Grounded in God’s Word
Where I live in the Middle East, people from many cultures love to comment about how I have my hands full. It’s not a figure of speech, because I literally have my hands full with four children swarming around me as we run errands. Without a hint of cynicism, men and women will say to me (as I take the groceries and little ones across the street like a ninja), “You are blessed!” I’m grateful for the reminders from my community that my children are blessings. But beyond whatever our culture’s view is of motherhood, Christians stand on eternal truth when we say that motherhood is a gift.
We read in God’s Word that people are God’s image bearers. Adam and Eve were given the royal task of filling the earth with more imagers of the one, true King (Gen. 1:26–28). Especially now, after the Fall, we see that life is a gift of grace, never to be presumed or rejected. Every minute of our lives has been numbered by a gracious God who does all things well. God has ordained all of our mothering seasons and moments “for such a time as this” until Jesus returns.
Not Feeling It? Think It.
Though we affirm these truths, it would be an understatement to say that we don’t always feel like motherhood is a gift. We need our shortsighted vision corrected with an eternal perspective. But eternity just seems so far away. (Unless you are ironing shirts, and then eternity feels very real.) We need to renew our minds in the Word of God, and walk in the obedience of faith with God’s help. Our fickle feelings about motherhood must submit to God’s truth.
Every day, I talk to my children about “consequences.” We need to talk to ourselves about consequences, too. If we neglect God’s Word, we will ignore the deepest need we have—to abide in Christ. We will not hold out the gospel of Jesus Christ to ourselves or anyone else as the one solution to our sin. We will forget the fact that right now and forever we are all in a season of life.
The Gift That Is Greater Than the Gift of Motherhood
God’s gift of life, in spite of our sin, is overwhelming. We are alive for a purpose—to make known the Lord’s mighty deeds among the nations. Let your mind be blown by the reality that Jesus is currently, intentionally holding our very lives together by the word of His power. Sisters in Christ, whatever season we are in, and whatever kind of nurturing work we are doing, and however long our season lasts, life in Christ is our new normal. And it will still be thirty trillion years from now.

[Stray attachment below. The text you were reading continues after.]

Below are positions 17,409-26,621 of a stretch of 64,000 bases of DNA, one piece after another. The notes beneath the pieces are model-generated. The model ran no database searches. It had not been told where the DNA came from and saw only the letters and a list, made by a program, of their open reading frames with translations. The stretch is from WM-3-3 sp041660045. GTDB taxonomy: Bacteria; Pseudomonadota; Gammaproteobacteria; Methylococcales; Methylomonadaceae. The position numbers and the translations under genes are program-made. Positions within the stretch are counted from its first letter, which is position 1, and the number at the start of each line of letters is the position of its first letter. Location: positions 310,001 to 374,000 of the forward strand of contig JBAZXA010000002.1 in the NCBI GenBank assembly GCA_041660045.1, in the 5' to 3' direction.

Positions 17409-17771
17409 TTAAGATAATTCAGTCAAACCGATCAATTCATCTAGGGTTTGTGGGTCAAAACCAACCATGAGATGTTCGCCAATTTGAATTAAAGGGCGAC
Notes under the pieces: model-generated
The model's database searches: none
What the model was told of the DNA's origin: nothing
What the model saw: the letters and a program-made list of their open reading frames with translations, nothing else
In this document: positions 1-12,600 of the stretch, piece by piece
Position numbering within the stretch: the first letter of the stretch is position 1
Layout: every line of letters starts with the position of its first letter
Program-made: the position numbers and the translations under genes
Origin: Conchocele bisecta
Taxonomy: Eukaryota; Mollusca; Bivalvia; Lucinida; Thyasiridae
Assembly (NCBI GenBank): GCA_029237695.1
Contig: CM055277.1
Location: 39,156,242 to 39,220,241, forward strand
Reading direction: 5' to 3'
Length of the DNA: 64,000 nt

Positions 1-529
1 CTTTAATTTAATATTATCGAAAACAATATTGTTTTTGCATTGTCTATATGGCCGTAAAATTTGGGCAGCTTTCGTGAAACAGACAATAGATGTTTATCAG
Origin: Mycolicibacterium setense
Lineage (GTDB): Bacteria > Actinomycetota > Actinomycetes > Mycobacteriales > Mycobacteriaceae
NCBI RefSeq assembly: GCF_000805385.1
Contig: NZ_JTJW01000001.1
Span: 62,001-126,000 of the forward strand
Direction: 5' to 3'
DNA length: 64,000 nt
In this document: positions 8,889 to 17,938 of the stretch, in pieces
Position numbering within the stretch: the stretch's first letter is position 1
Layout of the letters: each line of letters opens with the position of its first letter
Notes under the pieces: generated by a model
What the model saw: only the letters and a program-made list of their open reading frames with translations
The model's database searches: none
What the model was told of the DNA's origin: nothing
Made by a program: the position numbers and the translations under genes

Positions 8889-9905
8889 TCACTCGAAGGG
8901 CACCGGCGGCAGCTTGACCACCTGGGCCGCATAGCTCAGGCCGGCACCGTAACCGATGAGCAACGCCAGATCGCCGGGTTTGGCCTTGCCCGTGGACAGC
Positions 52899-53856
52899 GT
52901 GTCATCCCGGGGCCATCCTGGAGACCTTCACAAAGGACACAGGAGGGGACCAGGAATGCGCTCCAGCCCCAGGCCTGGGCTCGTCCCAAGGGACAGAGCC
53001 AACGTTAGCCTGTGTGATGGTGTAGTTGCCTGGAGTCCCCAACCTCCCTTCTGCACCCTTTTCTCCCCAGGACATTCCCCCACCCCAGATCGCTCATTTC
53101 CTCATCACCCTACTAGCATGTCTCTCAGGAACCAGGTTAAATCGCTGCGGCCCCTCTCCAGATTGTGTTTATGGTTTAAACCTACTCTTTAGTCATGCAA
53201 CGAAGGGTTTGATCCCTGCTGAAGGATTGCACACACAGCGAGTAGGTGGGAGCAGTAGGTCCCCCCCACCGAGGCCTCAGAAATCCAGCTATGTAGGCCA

When the Son of God was lifted up on the cross to die, His death atoned for the sin of all who would repent and believe in Him. Three days later, His grave was empty. It is still empty. The One who called Himself “the resurrection and the life” walked out of His grave. The world hasn’t been the same since. By the grace of God, you and I get to live in light of this truth. Through Christ’s death and resurrection, God has given us the greatest gift— life with Him.
A Gift That Keeps On Giving
With Christ’s joy as our strength, we can rejoice that the thousand deaths to self that we die each day are our servants—midwives that are bringing us gain, an eternal weight of glory. We mothers think we are the ones who are serving, but we are actually the ones who are being served as God uses motherhood to make us more like His Son.
Our nurturing work done unto Christ is part and parcel of the new creation, an invisible kingdom that is growing like a mustard seed in a garden, and spreading throughout the world like leaven through dough. Motherhood is a gift that keeps on giving. Each day (and night) bring even more ways that we get to live out his big story, the story that says: Therefore, if anyone is in Christ, he is a new creation. The old has passed away; behold, the new has come. (2 Cor. 5:17)
Gloria Furman is a wife, mother of four, cross-cultural worker, and writer. In 2008 her family moved to the Middle East to plant Redeemer Church of Dubai where her husband, Dave, serves as the pastor. She is the author of Glimpses of Grace, Treasuring Christ When Your Hands Are Full, The Pastor’s Wife, and Missional Motherhood. www.gloriafurman.com